Family and Friendship

     On Wednesday, December 11, 2013, my wife Shoko gave birth to a healthy baby boy Shoma (pronounced “SHOW-ma”) Jesse Adams-Ichinomiya at Mills-Peninsula Medical Center in Burlingame.  Throughout the delivery and post-partum period, Shoko and Shoma received excellent care from the doctors, nurses, and other staff at Mills-Peninsula.  In a time when we hear so much in our public discourse about the problems facing the medical system in this country, the conscientious and compassionate treatment that our family has received inspires a deep feeling of gratitude in us for the quality of care that we have access to.
     When people first learn Shoma’s name, they are often curious about its meaning.  In Japanese, the name Shoma 證眞 is written with two Chinese characters: “Sho 證” and “ma 眞.”  In the “Verses in Praise of the Buddha (Sanbutsuge)” from The Sutra on the Buddha of Immeasurable Life Delivered by Sakyamuni Buddha, the character “Sho 證” appears in Dharmakara Bodhisattva’s request to have Lokesvararaja Buddha verify his aspiration to become a Buddha and guide all beings to liberation from suffering.  Sho 證 may be translated as “verify” or “realize.”   The character “ma 眞” means “truth,” and refers to the truth of the Buddha’s teachings as a guide for living with wisdom and compassion.  Shoko and I chose these two characters for the name of our second son as an expression of our wish that throughout Shoma’s journey through life, he will realize what is real and true in each situation he encounters.
     Shoma’s middle name Jesse comes from his great-great-great grandfather Jesse Melver Adams, Sr. (1844-1909), who lived in Bradley County, Arkansas.  In writings preserved by historians in Bradley County, one of Jesse’s good friends says he “knew Mr. Adams from his boyhood and can say that he never knew a better man or had a better friend.”  With the arrival of Shoma in our family, our first son Ryoma now has a brother.  As one of our good Dharma friends commented after Shoma’s birth, “Later on the two boys will have fun . . . as well as “fights.”  It brings us great joy to know that Ryoma and Shoma will enjoy a lifelong friendship as brothers, so we chose Shoma’s middle name inspired by a man who was known and loved as an exceptional friend.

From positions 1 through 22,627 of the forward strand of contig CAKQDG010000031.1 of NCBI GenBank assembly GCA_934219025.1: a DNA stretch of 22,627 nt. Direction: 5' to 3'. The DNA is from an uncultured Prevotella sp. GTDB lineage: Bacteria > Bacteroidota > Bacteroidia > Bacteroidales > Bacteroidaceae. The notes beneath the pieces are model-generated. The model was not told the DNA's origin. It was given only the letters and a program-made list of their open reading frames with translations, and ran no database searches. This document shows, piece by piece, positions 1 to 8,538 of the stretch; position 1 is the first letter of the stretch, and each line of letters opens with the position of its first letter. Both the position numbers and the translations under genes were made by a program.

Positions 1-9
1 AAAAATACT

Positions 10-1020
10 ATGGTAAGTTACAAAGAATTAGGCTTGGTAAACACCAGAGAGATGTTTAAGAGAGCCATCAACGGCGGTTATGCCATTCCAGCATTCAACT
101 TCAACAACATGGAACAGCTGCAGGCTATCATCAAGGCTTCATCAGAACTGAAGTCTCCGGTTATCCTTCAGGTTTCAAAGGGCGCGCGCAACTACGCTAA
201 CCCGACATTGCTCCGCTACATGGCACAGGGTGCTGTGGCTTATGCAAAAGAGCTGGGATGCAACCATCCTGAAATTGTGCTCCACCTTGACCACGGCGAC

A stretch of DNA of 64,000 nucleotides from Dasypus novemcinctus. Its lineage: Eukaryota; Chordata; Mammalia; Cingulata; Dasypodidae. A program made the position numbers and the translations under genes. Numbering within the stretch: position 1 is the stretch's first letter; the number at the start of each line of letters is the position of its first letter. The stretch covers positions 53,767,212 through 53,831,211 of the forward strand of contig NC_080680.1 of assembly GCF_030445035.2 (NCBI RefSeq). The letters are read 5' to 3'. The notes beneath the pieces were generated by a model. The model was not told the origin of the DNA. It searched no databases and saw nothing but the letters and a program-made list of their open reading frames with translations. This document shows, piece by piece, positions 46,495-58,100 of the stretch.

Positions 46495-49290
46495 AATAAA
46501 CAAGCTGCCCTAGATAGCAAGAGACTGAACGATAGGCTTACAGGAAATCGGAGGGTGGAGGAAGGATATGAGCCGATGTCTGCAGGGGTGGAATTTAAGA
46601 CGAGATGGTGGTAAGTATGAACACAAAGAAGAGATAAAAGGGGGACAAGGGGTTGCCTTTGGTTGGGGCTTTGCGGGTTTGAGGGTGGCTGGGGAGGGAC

As there is no established custom of monastic practice in the Jodo Shinshu Buddhist tradition, our practice of the Dharma is deeply rooted in family life.  For those of us who practice Buddhism in the midst of home life, our family is our Sangha.  When I reflect the following words from a letter written by our true teacher Shinran (1173-1262), I am reminded of how living in the nembutsu deepens our feelings of appreciation and affection for those close companions in our lives: “Signs of long years of saying the nembutsu and aspiring for birth can be seen in the change in the heart that had been bad and in the deep warmth for friends and fellow-practicers. . . .” (Collected Works of Shinran, p. 551).  Just as our family is our Sangha, we have found that the San Mateo Buddhist Temple Sangha is our family.  We thank you for all the kindness and generous care you shared with us in 2013.  We look forward to deepening our friendship in the Dharma in the coming year!